Now the question seeks to link the penalty rate that the central bank charges for providing reserves to the banks and the central bank’s target rate. The wider the spread between these rates the more difficult does it become for the central bank to ensure the quantity of reserves is appropriate for maintaining its target (policy) rate.

Where this spread is narrow, central banks “hit” their target rate each day more precisely than when the spread is wider.

So if the central bank really wanted to put the screws on commercial bank lending via increasing the penalty rate, it would have to be prepared to lift its target rate in close correspondence. In other words, its monetary policy stance becomes beholden to the discount window settings.

The answer is True because the central bank cannot operate with wide divergences between the penalty rate and the target rate and it is likely that the former would have to rise significantly to choke private bank credit creation.

You might like to read this blog for further information:

Question 4:

Assume that a national is continuously running an external deficit of 2 per cent of GDP. In this economy, if the private domestic sector successfully saves overall, we would always find:

(a) A public budget deficit.

(b) A public budget surplus.

(c) Cannot tell because we don’t know the scale of the private domestic sector saving as a % of GDP.

The answer is Option (a) – A public budget deficit.

This question requires an understanding of the sectoral balances that can be derived from the National Accounts. But it also requires some understanding of the behavioural relationships within and between these sectors which generate the outcomes that are captured in the National Accounts and summarised by the sectoral balances.

Refreshing the balances (again) – we know that from an accounting sense, if the external sector overall is in deficit, then it is impossible for both the private domestic sector and government sector to run surpluses. One of those two has to also be in deficit to satisfy the accounting rules.

The important point is to understand what behaviour and economic adjustments drive these outcomes.

So here is the accounting (again). The basic income-expenditure model in macroeconomics can be viewed in (at least) two ways: (a) from the perspective of the sources of spending; and (b) from the perspective of the uses of the income produced. Bringing these two perspectives (of the same thing) together generates the sectoral balances.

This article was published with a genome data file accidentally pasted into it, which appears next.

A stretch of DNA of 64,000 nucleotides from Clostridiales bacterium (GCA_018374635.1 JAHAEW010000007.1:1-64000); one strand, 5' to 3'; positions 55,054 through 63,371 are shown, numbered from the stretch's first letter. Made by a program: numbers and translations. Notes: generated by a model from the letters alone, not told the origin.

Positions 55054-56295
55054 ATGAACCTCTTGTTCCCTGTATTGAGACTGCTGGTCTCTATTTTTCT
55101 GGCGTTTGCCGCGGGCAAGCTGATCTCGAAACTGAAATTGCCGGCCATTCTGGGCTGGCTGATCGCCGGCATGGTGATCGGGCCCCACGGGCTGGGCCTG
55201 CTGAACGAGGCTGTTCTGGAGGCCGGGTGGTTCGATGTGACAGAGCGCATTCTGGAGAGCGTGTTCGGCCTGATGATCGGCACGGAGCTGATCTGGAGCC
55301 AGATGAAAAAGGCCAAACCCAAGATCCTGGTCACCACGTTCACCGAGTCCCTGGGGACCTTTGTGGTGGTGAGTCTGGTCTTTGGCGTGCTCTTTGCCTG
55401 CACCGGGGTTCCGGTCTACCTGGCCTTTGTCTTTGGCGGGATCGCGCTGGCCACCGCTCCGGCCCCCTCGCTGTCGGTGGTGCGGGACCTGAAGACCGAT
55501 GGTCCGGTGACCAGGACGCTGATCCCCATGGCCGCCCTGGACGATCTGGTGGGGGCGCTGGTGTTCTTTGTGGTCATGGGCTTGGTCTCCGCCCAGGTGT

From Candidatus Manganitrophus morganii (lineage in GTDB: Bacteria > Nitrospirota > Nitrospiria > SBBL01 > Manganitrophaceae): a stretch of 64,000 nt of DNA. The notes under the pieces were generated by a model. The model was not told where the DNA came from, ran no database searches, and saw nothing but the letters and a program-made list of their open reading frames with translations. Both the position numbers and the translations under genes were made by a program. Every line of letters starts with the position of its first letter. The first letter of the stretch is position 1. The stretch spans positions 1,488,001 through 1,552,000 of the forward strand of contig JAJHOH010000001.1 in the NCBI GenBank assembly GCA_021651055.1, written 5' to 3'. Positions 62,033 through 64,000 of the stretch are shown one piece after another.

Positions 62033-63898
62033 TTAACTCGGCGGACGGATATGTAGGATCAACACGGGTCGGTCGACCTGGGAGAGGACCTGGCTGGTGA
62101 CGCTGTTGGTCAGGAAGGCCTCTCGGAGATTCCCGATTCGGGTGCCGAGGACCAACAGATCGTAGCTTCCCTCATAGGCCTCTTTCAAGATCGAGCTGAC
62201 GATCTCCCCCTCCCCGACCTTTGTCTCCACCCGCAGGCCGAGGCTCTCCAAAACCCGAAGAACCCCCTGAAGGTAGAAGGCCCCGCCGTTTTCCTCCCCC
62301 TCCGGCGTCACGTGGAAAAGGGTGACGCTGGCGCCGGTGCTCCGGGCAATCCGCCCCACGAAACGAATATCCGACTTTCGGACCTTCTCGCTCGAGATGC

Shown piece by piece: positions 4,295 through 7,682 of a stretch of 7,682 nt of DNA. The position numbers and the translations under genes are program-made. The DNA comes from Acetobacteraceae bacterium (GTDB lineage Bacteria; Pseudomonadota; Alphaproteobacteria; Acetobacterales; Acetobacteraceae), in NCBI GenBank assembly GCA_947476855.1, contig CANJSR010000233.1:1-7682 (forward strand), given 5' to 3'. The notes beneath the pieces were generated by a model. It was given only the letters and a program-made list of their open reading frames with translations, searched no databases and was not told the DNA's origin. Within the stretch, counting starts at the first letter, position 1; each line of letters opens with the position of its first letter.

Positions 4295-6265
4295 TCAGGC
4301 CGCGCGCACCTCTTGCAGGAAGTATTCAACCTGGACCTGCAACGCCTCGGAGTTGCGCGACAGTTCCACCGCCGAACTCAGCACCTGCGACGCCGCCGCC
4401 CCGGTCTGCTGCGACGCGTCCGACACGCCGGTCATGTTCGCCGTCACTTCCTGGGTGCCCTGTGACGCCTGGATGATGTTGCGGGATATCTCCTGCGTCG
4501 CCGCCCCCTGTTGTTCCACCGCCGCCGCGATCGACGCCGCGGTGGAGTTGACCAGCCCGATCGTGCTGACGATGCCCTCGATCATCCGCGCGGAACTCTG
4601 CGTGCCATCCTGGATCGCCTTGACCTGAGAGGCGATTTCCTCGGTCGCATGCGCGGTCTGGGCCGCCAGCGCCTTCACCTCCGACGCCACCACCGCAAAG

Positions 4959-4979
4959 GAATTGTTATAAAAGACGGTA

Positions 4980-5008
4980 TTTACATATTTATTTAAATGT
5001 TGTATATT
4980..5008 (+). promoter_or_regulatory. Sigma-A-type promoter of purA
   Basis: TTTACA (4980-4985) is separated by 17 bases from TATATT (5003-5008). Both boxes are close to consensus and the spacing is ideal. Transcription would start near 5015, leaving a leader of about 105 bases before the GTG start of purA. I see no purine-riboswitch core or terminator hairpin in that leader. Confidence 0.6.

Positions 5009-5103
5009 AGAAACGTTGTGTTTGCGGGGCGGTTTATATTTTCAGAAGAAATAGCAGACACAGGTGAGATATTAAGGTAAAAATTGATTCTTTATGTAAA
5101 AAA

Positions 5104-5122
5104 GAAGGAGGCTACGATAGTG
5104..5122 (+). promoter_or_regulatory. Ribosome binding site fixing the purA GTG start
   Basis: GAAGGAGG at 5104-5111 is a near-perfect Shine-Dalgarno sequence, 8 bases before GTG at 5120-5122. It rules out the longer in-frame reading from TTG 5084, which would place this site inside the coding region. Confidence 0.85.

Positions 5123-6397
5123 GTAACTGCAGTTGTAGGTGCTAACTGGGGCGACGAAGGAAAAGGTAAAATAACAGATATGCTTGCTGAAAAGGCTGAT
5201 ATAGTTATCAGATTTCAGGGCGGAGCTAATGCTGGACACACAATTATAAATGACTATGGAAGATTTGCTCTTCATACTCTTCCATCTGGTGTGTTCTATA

From the sources perspective we write:

GDP = C + I + G + (X – M)

which says that total national income (GDP) is the sum of total final consumption spending (C), total private investment (I), total government spending (G) and net exports (X – M).

From the uses perspective, national income (GDP) can be used for:

GDP = C + S + T

which says that GDP (income) ultimately comes back to households who consume (C), save (S) or pay taxes (T) with it once all the distributions are made.

Equating these two perspectives we get:

C + S + T = GDP = C + I + G + (X – M)

So after simplification (but obeying the equation) we get the sectoral balances view of the national accounts.

(I – S) + (G – T) + (X – M) = 0

That is the three balances have to sum to zero. The sectoral balances derived are:

• The private domestic balance (I – S) – positive if in deficit, negative if in surplus.
• The Budget Deficit (G – T) – negative if in surplus, positive if in deficit.
• The Current Account balance (X – M) – positive if in surplus, negative if in deficit.

These balances are usually expressed as a per cent of GDP but that doesn’t alter the accounting rules that they sum to zero, it just means the balance to GDP ratios sum to zero.

A simplification is to add (I – S) + (X – M) and call it the non-government sector. Then you get the basic result that the government balance equals exactly \$-for-\$ (absolutely or as a per cent of GDP) the non-government balance (the sum of the private domestic and external balances).

This is also a basic rule derived from the national accounts and has to apply at all times.

So what economic behaviour might lead to the outcome specified in the question?

If the nation is running an external deficit it means that the contribution to aggregate demand from the external sector is negative – that is net drain of spending – dragging output down. The reference to the specific 2 per cent of GDP figure was to place doubt in your mind. In fact, it doesn’t matter how large or small the external deficit is for this question.